How to Get Leaves Out of Your Pool

How to Get Leaves Out of Your Pool

Leaves falling in your pool is a fact of life – you can cover the pool up every night, but they’ll still find a way in. Our goal is to get rid of them with minimal fuss and effort.

What’s the best way to remove leaves from your pool? We’ve road-tested the options, so here’s how to keep your pool water clear and free of debris.

How to Get Leaves Out of a Pool

1. The Old-Fashioned Way

Using a rake or a net to remove leaves is still in fashion. What’s more, it’s sometimes the best method – if you’ve experienced a windfall of fresh leaves that are now floating on the water’s surface, sweeping can be more effective than suction.

Equally, fishing a few leaves out with a net takes 5 minutes and is good practice for daily maintenance. You can take care of this debris by hand and let a pool robot or automatic cleaner take care of the bottom.

If the bottom of the pool is clogged with leaves, this task becomes more difficult. Even sodden foliage has a habit of drifting out of the net as you lift it, which is annoying. However, it can be good for dealing with corners.

Our Verdict

This is a great strategy for daily removal and surface skimming. Heavy falls or sunken leaves will likely require the assistance of a manual vacuum or pool robot.

2. Use a Manual Vacuum

A powerful manual vacuum with a wide hose is an efficient way to deal with debris at the bottom of the pool. It means you don’t have to keep bending down and dragging a net up through the water – it starts feeling very heavy after a while!

Manual vacuums can cover the floor quickly and thoroughly, and there’s less risk of bits drifting off as they go straight up the hose. Meanwhile, floating debris can still easily be removed using a net.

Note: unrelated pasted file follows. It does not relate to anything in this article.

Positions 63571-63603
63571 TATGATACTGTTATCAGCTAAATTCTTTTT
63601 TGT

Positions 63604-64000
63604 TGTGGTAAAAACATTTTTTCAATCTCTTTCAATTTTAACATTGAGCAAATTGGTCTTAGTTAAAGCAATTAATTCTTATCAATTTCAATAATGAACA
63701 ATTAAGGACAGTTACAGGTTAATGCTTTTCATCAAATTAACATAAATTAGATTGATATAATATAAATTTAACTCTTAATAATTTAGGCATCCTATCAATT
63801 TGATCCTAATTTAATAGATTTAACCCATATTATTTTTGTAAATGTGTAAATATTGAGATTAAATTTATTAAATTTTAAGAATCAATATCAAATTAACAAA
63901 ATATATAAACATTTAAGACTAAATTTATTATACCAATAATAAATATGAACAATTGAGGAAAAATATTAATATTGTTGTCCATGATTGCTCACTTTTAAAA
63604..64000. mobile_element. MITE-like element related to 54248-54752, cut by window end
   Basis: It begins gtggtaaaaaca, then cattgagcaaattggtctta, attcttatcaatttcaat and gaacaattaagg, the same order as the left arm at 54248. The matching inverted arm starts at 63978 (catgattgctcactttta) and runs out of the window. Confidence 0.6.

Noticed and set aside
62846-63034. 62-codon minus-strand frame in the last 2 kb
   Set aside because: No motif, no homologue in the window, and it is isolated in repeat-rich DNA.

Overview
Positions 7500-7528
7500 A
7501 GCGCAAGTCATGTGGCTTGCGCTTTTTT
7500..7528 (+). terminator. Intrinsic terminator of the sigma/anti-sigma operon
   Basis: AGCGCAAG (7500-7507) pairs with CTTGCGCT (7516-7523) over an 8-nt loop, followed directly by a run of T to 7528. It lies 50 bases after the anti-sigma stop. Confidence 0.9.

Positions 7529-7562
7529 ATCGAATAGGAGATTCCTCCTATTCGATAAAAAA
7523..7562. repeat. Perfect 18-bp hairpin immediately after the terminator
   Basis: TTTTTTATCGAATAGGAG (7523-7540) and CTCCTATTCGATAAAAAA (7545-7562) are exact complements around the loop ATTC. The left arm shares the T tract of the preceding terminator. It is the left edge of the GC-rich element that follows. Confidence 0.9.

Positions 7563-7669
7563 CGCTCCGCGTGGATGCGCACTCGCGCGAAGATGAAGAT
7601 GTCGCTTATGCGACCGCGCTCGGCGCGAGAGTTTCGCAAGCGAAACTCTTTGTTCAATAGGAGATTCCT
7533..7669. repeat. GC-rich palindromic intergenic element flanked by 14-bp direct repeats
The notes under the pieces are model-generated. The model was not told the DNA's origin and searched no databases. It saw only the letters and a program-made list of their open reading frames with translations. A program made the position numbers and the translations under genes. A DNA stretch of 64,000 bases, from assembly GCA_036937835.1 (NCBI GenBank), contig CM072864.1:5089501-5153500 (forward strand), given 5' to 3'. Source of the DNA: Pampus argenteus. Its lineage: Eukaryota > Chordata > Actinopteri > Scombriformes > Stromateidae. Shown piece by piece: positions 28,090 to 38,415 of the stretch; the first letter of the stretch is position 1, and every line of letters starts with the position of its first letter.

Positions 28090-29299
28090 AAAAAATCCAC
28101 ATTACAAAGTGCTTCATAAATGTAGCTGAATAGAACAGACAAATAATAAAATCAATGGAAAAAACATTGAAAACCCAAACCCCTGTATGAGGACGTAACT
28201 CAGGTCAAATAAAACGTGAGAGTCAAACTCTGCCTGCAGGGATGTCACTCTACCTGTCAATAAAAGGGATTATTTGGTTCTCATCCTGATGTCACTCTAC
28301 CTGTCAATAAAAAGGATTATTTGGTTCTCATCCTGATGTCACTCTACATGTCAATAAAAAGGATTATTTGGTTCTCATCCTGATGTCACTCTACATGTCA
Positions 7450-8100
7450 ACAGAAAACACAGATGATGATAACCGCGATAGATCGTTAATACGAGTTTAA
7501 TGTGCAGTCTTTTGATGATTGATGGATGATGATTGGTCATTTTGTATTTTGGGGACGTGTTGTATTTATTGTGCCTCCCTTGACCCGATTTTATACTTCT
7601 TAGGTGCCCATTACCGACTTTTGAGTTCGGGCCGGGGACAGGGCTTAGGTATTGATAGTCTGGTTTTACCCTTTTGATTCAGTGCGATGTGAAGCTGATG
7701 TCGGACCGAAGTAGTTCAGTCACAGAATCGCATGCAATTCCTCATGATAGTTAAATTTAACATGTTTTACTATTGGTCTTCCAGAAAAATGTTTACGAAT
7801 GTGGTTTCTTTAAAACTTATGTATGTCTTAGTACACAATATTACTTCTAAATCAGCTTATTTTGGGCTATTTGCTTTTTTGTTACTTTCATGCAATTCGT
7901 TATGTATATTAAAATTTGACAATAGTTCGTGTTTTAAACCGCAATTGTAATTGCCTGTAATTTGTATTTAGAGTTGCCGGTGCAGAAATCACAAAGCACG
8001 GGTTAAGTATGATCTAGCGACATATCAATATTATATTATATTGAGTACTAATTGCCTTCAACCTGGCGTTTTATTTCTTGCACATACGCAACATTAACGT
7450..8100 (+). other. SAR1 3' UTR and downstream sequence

For information on how to vacuum a pool manually, read our how-to guide here.

Our Verdict

Manual vacuums offer a wallet-friendly way to remove debris from the bottom of the pool. They’re easy-to-use, put less strain on your back, and pick up the dirt a rake cannot.

3. Invest in a Pool Robot

If you’ve fished out any floating debris and there are still a few leaves at the bottom, a pool robot is an effective way to vacuum them up with almost no effort. These hands-free devices get to work at a click of a button, requiring minimal human intervention.

Some may even be programmed to start working at a certain time of day. And, because they use their own filters, you won’t have to worry about burning out your pool’s filtration system.

Our Verdict

If you’re looking for ultimate convenience and functionality, a pool robot is the way to go. Pair this with the old-fashioned method, and you’ve got a cost-effective way to keep your pool clean.

What’s the Best Way to Remove Leaves From Your Pool?

All these methods have advantages – it depends on how the water is looking. There are many advantages to having a pool robot around for regular cleaning. We’d also never recommend chucking out your rake or net – these are always useful for skimming leaves from the surface! However, both methods have their limits when it comes to larger loads.

Removing Sunken Leaves from a Pool

A high-quality pool vacuum is the fastest way to clear out sunken leaves. It also saves on effort. Some top-quality suction cleaners can run around the floor and achieve full coverage without you needing to lean in as you would with a traditional, handheld vacuum pole.

There are limits, of course. If you’ve gone away on vacation in Fall and come back to discover piles of leaves in the corners of your pool, you’ll have to do some removal by hand. Even the best suction hoses can get blocked. After lifting out large clogs, a robotic pool vacuum will do the rest.

Removing Floating Leaves from Your Pool

The cheapest and easiest way to remove floating leaves from a pool is to fish them out with a rake or net. If the floor is almost clear once you’ve taken care of floating debris, you can run a robotic or suction cleaner around to take care of the rest. Regular maintenance helps prevent large build-ups.


You should keep your hand tools around and remove debris as often as you can to prevent piles from forming. Still, a good suction cleaner is essential if your pool experiences a high volume of falling leaves.\

About the Author

stefan schulzStefan Schulz is the founder and owner of PV Pool Cleaner. He spent his college years working at Niagara Pools and Spas, one of the largest Swimming Pool and Hot Tub Dealers in the Eastern United States.

Today, he utilizes his background, experience as a pool owner, and the resources of his digital marketing agency, Orpical Group, to generate informative and engaging content for pool owners everywhere.